Monthly Archives: January 2015
By Tijani Fulani
Irene Blake is on the case and has found her missing person, a musician, dead and possessing an unknown blue powder. Soon, she’s with the FBI, on the trail of a smuggler. When they track him to the Boston docks, the case takes a supernatural turn. What is she dealing with – drug dealers, statue makers, or something worse, such as Elder Gods? Blake is not only fighting to solve the case, but fighting for her life…because she’s inhaled some of the powder.
A little bit of noir, a little chemical weaponry, a little nod to Lovecraft. Not sure what to make of it but it is different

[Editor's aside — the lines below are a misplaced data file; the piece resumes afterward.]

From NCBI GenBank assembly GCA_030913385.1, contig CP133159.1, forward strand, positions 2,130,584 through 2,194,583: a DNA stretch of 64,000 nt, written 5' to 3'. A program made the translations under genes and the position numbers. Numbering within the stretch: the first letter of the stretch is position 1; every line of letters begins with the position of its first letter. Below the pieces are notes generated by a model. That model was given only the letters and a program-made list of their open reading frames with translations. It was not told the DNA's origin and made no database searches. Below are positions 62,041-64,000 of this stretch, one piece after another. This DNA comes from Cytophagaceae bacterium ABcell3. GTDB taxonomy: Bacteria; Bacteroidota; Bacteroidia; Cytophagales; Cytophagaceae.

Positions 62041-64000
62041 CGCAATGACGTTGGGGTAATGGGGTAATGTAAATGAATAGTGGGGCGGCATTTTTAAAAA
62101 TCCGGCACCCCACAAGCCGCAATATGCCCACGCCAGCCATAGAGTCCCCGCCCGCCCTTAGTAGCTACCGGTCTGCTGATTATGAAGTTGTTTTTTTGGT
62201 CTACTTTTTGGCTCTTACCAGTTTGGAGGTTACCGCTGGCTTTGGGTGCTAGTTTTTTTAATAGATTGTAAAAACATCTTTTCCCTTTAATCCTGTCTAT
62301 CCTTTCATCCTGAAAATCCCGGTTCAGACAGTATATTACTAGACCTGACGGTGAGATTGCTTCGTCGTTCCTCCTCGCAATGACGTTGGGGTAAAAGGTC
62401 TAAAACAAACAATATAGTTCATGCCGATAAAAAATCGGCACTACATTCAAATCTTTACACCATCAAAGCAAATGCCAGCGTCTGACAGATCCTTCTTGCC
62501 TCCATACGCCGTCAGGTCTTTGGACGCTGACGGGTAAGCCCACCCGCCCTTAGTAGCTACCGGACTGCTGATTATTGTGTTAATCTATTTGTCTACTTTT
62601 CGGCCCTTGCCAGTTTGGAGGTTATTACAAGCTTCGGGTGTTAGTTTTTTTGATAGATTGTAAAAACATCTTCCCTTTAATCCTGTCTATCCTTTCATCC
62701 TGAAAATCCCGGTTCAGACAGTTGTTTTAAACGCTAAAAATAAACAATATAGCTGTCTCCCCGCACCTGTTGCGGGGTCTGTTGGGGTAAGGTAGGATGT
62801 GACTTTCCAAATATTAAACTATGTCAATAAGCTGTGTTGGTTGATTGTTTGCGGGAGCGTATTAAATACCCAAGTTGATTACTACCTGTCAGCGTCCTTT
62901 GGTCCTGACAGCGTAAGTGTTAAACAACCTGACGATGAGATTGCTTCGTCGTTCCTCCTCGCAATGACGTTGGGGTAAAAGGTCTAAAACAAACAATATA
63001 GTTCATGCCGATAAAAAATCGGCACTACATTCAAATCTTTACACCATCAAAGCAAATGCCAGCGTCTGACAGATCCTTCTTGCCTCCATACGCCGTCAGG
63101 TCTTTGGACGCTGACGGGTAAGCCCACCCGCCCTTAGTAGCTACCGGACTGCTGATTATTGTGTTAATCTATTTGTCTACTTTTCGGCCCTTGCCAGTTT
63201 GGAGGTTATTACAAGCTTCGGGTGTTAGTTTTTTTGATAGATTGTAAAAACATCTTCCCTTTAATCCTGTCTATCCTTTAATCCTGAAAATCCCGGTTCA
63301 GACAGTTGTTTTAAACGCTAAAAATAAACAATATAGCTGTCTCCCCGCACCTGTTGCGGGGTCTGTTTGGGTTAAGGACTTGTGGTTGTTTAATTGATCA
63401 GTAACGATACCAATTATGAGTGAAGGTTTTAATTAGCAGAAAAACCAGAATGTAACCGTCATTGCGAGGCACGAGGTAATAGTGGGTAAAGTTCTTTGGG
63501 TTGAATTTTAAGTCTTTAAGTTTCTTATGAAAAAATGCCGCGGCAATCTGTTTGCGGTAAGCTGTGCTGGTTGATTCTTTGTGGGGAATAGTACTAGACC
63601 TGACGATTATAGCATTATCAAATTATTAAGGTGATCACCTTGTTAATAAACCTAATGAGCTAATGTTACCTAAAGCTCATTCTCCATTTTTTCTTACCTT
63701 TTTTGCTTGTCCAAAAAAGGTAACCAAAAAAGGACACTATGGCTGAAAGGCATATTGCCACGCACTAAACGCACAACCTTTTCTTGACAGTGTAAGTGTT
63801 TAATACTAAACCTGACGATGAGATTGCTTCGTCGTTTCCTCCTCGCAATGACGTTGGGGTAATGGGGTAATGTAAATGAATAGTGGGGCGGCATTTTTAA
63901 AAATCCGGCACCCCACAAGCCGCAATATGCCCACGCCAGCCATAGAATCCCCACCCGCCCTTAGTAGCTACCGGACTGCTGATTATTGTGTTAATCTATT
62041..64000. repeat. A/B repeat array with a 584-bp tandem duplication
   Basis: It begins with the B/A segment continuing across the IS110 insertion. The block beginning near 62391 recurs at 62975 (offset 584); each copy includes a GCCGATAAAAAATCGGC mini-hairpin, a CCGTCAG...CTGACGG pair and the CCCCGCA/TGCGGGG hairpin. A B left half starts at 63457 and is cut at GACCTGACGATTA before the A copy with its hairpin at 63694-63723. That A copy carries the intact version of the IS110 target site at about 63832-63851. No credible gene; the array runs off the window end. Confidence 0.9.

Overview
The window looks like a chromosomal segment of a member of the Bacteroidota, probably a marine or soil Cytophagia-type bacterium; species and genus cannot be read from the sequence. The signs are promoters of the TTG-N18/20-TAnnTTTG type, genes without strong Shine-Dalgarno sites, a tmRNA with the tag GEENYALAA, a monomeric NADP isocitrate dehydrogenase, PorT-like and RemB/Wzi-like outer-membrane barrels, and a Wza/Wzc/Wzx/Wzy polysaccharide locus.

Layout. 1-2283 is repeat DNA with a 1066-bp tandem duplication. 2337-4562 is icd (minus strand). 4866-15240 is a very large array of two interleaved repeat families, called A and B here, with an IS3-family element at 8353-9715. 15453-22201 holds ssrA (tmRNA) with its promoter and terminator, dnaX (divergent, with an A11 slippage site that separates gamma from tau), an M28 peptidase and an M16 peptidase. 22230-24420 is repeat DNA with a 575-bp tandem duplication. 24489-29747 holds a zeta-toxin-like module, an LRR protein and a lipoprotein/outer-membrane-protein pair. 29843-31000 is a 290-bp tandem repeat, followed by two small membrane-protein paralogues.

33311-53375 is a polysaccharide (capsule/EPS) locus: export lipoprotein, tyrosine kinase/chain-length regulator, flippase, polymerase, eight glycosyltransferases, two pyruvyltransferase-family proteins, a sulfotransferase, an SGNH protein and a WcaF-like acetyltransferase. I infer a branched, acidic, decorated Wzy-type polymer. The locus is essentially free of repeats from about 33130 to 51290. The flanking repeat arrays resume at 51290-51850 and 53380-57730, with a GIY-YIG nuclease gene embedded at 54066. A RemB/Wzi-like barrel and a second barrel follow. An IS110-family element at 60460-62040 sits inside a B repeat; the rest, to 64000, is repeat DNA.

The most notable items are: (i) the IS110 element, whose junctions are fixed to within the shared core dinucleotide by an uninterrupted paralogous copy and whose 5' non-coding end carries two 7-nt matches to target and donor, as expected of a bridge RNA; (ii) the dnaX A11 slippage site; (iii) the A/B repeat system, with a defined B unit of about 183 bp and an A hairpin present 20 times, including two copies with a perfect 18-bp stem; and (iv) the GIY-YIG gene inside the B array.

Irene Blake: private investigator, tall, thin, brunette, mid 30s,
Frances: Blake’s assistant, short, frizzy blonde hair, attended Stanford, mid 20s,
O’Neil: detective, mustached,
Brandt: detective, big frame, salt and pepper colored hair, smokes, former military, mid 50s
Samuel Reyer: associate doctor at Harvard, short black hair,
Ostler: FBI special agent, thin, tall, balding, wears tiny glasses
Many characters don’t have first or last names. Not too much back story on anybody. Didn’t get a clear picture of anybody except for some physical descriptions.
Ira has a little cynicism and I like Frances’ energy and intelligence.
Titled chapters have numbered subsections. Some minor profanity. Some capitalization and spelling problems. This is a short book, quick read and ends with a cliffhanger.